The 2020 Corvette is ushering in a new generation for America’s sports car. The C8’s mid-engine design means better handling around corners and improved grip off the line. The Corvette will finally and truly be able to keep up with the best from Porsche and Ferrari thanks to its new architecture.
Those in favor of the latest and greatest will love the mid-engine C8, but let’s not forget the C7. It represents the pinnacle of front-engine sports cars with a 60+ year heritage. And since this is the last generation of front engine cars using the Corvette name plate, it will surely become a collectible.
Upon first approach, the long sweeping hood paired with hood scoops and side scoops scream race car. They are a visual tease to the 6.2L naturally aspirated V8 lying under the long hood, just behind the front axel. The pushrod engine pumps out 460 horsepower and 465 pounds-of-torque, which can be paired with either an 8-speed automatic or 7-speed manual transmission. This will be your last chance to get a new Corvette with a manual transmission, so get it while you still can. Dual clutch transmissions, like on the 2020 C8 Corvette produce better lap times due to quicker shifts and reduced power loss, but they lack the emotion connection of manually sliding through the gears one by one. My test vehicle was the Grand Sport edition, which gives you wider tires and an electronic limited slip differential standard. You also get a best-in-class traction control system with 12 different drive mode variations. Eco, Weather, Touring, Sport, and Track are standard programs – but if you hold the traction control button, you get increased options for track driving. Everything combined allows the C7 Corvette Grand Sport to reach 60 mph in 3.6 seconds from a standstill. That is nearly half a second faster than the current generation Porsche 911. Plus the Corvette starts at a price tag of $30,000 less than the Porsche.
In terms of options that will make the Corvette Grand Sport creep above the $65,000 tag: I highly recommend getting the optional magnetic ride control, which uses magnetic fluid to soft the suspension in order to improve ride quality or stiffen the suspension to improve handling characteristics. It is a must for performance enthusiasts. Going for the 7-speed manual gearbox with rev matching or the 8-speed traditional automatic gearbox is a toss up… the manual gearbox should be more collectible and it is more engaging, but the automatic is faster off the line. Another highly recommend option is the convertible. I am partial to convertibles to begin with, but as of now, you won’t be able to get the C8 Corvette as a convertible. So buying a convertible C7 will mean that your vehicle is the best Corvette Convertible ever made for a longer period of time.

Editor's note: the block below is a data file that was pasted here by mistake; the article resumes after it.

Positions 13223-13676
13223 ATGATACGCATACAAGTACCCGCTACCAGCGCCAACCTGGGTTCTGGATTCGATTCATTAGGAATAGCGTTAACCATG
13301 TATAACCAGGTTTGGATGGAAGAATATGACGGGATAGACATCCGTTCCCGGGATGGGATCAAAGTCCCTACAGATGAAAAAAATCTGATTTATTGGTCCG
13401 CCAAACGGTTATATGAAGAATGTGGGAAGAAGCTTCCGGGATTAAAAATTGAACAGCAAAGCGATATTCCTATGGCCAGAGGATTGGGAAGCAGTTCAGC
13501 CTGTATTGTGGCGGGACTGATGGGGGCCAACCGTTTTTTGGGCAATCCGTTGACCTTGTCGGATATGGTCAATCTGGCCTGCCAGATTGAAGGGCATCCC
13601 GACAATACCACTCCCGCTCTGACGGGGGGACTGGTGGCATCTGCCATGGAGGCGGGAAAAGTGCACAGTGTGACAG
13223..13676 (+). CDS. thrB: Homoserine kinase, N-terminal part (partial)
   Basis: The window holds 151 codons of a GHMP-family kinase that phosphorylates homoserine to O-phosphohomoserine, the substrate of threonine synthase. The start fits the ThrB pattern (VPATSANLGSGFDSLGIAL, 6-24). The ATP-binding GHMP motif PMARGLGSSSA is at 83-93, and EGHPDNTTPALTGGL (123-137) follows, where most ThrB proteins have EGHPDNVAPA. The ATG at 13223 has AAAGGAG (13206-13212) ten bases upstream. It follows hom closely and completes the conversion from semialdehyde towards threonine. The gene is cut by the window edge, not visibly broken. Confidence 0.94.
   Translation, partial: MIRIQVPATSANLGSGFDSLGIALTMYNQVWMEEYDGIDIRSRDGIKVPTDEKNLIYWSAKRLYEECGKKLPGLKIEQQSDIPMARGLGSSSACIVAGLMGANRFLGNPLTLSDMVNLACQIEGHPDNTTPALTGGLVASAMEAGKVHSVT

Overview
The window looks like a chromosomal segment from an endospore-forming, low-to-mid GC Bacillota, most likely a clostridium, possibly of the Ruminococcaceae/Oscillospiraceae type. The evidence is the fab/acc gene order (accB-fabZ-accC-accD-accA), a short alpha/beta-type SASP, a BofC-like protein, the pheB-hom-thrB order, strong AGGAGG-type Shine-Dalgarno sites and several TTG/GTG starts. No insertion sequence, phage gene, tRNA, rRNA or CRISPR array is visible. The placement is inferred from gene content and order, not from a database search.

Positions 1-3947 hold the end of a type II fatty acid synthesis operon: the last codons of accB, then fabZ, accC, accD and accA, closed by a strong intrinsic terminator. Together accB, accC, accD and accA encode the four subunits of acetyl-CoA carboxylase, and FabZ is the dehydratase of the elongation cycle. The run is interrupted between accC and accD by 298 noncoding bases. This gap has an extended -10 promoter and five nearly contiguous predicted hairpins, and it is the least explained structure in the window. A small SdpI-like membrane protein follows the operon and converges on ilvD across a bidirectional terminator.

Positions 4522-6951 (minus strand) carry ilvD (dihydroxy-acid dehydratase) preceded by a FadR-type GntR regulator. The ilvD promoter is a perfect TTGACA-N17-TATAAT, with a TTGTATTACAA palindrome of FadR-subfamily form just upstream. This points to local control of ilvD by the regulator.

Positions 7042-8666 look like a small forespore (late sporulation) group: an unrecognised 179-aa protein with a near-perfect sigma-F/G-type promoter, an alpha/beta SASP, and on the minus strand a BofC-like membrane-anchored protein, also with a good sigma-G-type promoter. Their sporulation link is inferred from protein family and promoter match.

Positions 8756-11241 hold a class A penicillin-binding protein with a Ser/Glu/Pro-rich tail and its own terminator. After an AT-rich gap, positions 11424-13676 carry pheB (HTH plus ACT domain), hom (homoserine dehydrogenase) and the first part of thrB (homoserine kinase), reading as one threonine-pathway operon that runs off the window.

The interior of the C7 Corvette is leaps and bounds better than any of the previous generation Corvettes. Gone are the cheap plastics from yesteryear. It has been replaced with leather on the dash (on premium models), high quality plastics, and aluminum or carbon fiber trim prices. My test vehicle was dressed with a beautiful full leather interior, complete with aluminum trim pieces and thick gray stitching. In arms reach there is a 8″ touch screen display for controlling the infotainment system. Standard is a BOSE audio system that really rocks. There is also a large customizable display on the instrument cluster to compliment traditional the traditional gauges. Based upon your settings, this display can show a whole slew of performance metrics or previews of the infotainment settings.
Like I said before, my test vehicle is of the convertible variety. The top open and closes in mere seconds when driving under ~30 miles per hour. With the top down you get a cool breeze through your hair when cruising, and only a small whirlwind when on the highway. With the top down you get a seemingly quiet ride. I compared the coupe and convertible version side by side, the coupe is only slightly more quiet on the highway. It is important to note the the coupe C7 Corvette comes with a removable targa top (like on the 2020 c8). However, nothing compares with a true open air experience of a full convertible on a warm day.
So the $60,000 question is, should you buy a C7 Corvette or wait for the C8 Corvette next year?
- If you are a collector, yes.
- If you are a Corvette traditionalist, yes.
- If you want a manual transmission Corvette, yes.
- If you want a convertible Corvette, yes.
- If you want the best performance possible from an American icon, no.
I would personally wait for the 2020 C8 Corvette Stingray if I were to spend my money. Its vastly improved design and new engine is propelling the C8 2020 Corvette from sports car to super car. On the flip side, I heard that local dealers are offering thousands of dollars off of the C7 Corvette Stingray, Corvette Grand Sport, Corvette Z06, and Corvette ZR1.